House Minority Leader Nancy Pelosi of California said any bill should be exempt from offsetting spending cuts. It wasn’t clear whether Republican leaders such as Texas senators Ted Cruz and John Cornyn, who opposed an aid package after Sandy hit New York and New Jersey, would back such a bill.

Raining Still

Harvey has drenched Houston with as much as 36 inches (91 centimeters) of rain, and downpours will last through the week, the National Hurricane Center said. The state’s 12,000-strong National Guard was activated, and volunteers joined emergency teams as thousands of people fled to rooftops and higher ground. Houston police rescued 3,052 people, Mayor Sylvester Turner said at a news conference Monday evening. A Coast Guard official said the agency was receiving more than 1,000 calls an hour.

Turner said about 4,800 residents had been evacuated to the George R. Brown Convention Center, one of the city’s largest temporary shelters. He urged people to stay off the roads as darkness fell.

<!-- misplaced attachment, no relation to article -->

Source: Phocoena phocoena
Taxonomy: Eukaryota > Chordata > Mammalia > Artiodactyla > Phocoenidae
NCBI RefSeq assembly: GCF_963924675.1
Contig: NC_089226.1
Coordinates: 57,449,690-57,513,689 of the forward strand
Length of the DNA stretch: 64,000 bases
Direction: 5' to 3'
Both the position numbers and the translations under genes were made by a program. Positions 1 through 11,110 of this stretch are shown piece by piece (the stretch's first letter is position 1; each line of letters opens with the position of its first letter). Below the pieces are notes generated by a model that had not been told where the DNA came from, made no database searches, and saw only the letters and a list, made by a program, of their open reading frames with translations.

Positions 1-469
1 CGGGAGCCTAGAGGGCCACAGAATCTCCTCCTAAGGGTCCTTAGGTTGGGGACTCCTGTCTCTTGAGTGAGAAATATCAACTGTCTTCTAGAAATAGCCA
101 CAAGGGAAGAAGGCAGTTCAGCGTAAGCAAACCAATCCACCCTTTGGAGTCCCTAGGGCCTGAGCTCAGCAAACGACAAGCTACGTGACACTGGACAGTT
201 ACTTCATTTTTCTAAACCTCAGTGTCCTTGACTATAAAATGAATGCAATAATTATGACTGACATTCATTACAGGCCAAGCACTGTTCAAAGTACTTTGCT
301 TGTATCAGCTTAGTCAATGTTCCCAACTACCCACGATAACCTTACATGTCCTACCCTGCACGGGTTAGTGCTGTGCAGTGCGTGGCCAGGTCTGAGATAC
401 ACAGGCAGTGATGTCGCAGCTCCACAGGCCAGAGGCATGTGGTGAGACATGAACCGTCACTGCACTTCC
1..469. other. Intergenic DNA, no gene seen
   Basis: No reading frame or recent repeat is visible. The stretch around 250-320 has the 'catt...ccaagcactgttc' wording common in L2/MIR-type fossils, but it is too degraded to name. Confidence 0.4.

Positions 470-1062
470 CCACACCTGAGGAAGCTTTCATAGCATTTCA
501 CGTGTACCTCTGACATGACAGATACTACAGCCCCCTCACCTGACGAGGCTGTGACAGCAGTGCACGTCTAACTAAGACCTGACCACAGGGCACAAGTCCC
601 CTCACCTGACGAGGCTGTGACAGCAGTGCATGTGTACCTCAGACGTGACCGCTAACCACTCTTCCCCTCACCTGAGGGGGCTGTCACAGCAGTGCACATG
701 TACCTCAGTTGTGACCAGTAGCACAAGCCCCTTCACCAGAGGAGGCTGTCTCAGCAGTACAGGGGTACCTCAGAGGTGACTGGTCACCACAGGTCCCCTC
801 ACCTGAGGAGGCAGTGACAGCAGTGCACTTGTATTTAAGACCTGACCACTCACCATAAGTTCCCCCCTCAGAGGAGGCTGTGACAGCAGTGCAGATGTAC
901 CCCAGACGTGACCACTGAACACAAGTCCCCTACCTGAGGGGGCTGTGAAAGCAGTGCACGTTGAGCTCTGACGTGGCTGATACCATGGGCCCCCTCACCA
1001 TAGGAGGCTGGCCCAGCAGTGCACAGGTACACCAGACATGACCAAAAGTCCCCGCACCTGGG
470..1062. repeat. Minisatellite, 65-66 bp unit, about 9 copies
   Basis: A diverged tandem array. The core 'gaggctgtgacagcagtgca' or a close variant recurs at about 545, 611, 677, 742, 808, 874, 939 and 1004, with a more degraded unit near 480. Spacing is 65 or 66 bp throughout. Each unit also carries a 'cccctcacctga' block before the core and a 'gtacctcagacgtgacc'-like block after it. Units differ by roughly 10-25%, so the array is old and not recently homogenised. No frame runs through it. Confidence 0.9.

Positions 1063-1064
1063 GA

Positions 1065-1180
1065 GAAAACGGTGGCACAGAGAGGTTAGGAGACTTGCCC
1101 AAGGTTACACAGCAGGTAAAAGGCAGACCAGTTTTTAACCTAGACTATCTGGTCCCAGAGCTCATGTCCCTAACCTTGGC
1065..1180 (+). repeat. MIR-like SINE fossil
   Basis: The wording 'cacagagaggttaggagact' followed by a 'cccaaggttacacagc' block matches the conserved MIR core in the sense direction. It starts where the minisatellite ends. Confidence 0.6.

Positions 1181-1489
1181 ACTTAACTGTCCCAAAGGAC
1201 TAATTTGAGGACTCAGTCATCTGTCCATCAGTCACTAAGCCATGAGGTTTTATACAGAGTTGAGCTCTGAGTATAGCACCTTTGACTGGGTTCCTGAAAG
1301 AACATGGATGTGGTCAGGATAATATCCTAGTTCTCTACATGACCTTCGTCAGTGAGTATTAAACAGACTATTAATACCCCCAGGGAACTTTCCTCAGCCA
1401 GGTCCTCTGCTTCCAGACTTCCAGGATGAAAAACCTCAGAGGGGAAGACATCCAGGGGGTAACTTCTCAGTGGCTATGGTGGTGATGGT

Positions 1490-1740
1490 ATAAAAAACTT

Slammed now by one hurricane, Houston was forged by another. The 1900 storm hit nearby rival Galveston, then one of the country’s busiest ports. It remains one of the deadliest natural disasters in U.S. history, causing more than 8,000 deaths.

Afterward, local officials pushed for a deepwater port in Houston. It opened in 1914, with then-President Woodrow Wilson celebrating by firing a cannon via remote control from Washington. The population took off, far outpacing Galveston’s, and Houston became the leading city of Texas by 1930. From the bayous and marshes rose a metropolis.

“This city will come back stronger than it was before Hurricane Harvey,” Turner said. “Anybody who bets against the city of Houston is a loser.”